A swept-source (SS) laser (HSL-1000, Santec) with center wavelength of 1060 nm and a bandwidth of 80 nm scanning at a repetition rate of 34 kHz was used in the custom-built intensity OCT system [Fig. 2(b)]. Power at the sample arm was 1.2 mW. The measured free-space axial resolution was 20 μm with a 2.8 mm scan depth. The OCT signal was sampled with a linear k-space sampling clock to allow real-time OCT image acquisition and display. The linear k-space clock was generated from a portion of the source light directed into a Mach-Zehnder interferometer and detected by a balanced detector. This clock signal was filtered, frequency-quadrupled and used as the input to the external clock port of the analog-to-digital converter (ADC) card. The laser sweep rate governs the A-scan rate of 34 kHz, and images were acquired at a rate of 68 B-scans per second with 500 A-scans per B-scan.
Measurements of TPL from nanoroses were performed using the custom-built NIR laser-scanning multiphoton microscope described in a previous study.27 As the TPL excitation source, a femtosecond Ti:Sapphire laser (Mira 900, Coherent) with excitation wavelength of 800 nm was used. The laser beam entering the microscope was modulated by an acousto-optic modulator (AOM: 23080-1, NEOS Technologies). The focal volume of the objective lens (, , water emersion, Olympus) was scanned along the sample in the plane using a pair of galvanometric scanning mirrors (6215HB, Cambridge Technology) to produce two-dimensional images. TPL from plaque segments was detected by two photomultiplier tubes (PMT1: H7422P-40, PMT2: H7422P-50, Hammamtsu) through a dichroic beam splitter (FF735-Di01, Semrock). TPL emission spectra (in response to 800 nm excitation) of plaque components such as collagen, elastin fibers, oxidized-LDL, neutral lipid and calcification are well below 650 nm,28–30 while nanorose has intensive and broad luminescence emission within the wavelength band of 650 to 750 nm. Endogenous plaque fluorescence and nanorose luminescence were separated by a long-pass filter (E570LP, Chroma Technology) with reflection wavelengths shorter than 570 nm and a band-pass filter (HQ700/75m, Chroma Technology) with center wavelength of 700 nm. Wavelengths shorter than 570 nm from endogenous plaque fluorescence were collected by PMT1. Wavelengths longer than 570 nm from nanorose luminescence transmitted through the band-pass filter and were collected by PMT2. The average Ti:Sapphire-laser power incident at the tissue surface was 20 mW, and no nanorose damage or photobleaching effect was observed during imaging.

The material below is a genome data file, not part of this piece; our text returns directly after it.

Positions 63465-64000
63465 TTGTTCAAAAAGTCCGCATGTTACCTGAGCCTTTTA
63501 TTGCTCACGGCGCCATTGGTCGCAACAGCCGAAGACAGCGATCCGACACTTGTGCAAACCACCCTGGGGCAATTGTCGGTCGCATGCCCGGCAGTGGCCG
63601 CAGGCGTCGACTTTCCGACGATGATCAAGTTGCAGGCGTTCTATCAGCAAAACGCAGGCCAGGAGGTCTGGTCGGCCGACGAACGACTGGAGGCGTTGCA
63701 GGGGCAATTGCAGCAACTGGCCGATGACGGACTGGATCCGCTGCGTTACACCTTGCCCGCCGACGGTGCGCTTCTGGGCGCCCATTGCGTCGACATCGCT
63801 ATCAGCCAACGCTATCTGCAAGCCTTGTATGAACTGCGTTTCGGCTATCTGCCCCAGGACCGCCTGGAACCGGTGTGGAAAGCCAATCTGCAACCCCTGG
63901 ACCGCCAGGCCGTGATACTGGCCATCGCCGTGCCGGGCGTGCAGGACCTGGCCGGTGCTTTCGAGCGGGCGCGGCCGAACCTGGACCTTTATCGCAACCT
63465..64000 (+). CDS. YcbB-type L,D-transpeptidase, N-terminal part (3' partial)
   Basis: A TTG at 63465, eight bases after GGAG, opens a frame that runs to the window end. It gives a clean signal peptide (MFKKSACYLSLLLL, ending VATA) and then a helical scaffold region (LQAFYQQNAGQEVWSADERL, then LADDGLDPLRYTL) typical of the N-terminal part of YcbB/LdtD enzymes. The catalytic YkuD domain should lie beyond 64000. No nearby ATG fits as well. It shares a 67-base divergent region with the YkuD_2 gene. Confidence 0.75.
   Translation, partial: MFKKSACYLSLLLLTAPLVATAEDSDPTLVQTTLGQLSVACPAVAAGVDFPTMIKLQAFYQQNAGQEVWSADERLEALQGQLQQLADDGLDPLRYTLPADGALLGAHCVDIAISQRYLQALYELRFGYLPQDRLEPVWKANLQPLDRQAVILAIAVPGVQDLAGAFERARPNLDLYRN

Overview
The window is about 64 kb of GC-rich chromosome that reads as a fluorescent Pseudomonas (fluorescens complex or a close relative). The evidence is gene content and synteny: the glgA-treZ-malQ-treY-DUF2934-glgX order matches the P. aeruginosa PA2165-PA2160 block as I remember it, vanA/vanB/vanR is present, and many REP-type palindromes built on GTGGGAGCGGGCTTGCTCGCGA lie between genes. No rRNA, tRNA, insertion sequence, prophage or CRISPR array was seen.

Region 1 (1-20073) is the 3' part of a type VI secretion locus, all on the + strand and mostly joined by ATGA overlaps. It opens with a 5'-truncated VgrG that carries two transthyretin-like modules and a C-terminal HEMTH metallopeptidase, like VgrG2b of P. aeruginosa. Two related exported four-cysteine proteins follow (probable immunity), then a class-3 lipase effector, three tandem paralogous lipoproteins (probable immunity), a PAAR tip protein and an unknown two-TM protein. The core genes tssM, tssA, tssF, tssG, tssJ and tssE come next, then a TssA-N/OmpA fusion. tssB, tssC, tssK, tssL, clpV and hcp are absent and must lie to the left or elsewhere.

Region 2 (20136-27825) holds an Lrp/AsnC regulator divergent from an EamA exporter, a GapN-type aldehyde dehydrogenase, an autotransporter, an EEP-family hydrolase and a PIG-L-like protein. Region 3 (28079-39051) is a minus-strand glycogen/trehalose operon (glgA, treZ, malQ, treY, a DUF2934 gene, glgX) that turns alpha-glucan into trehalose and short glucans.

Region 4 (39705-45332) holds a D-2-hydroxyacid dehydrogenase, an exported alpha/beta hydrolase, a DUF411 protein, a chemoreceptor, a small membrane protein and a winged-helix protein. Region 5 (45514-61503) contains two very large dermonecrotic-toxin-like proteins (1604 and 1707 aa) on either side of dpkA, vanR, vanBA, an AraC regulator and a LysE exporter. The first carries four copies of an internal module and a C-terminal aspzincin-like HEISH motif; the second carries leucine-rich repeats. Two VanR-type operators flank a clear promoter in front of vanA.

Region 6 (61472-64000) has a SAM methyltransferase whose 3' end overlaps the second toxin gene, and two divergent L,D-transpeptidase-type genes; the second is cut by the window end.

Aorta sections (5 μm in thickness) were immersion-fixed in formalin, processed with paraffin embedding and stained with RAM-11,31 a marker of rabbit macrophage cytoplasm.
Statistical analysis was performed using SPSS Software for Windows (Version 19.0.0, SPSS). Radiometric temperature increase of plaque is given as mean temperature increase per excitation pulse over specific regions (nanorose regions in the positive group and plaque regions with no nanorose in the control group) in each plaque segment using PTW imaging. The comparison of superficial nanorose distribution in plaques is given as an area percentage of nanorose at plaque shoulders on the upstream versus downstream side. A two-tailed independent-sample student’s test was performed for comparison of mean temperature increase of plaques from positive and control groups. The findings of nanorose distribution in plaques from the positive group were compared by applying a two-tailed paired-sample student’s test. A two-tailed value less than 0.05 was considered statistically significant for both tests.
Analysis of Area Percentage of Nanorose in Plaques
Area percentage of nanorose at plaque shoulders on the upstream versus downstream side in each plaque segment () in the positive group was calculated according to the ratio of nanorose pixel number defined by the pixel number of nanorose at plaque shoulders on the upstream versus downstream side, respectively, to a total pixel number of nanorose in each plaque segment. ImageJ software was used for the percentage measurement. Data are presented as mean ± standard deviation.
Nanorose Uptake by Macrophages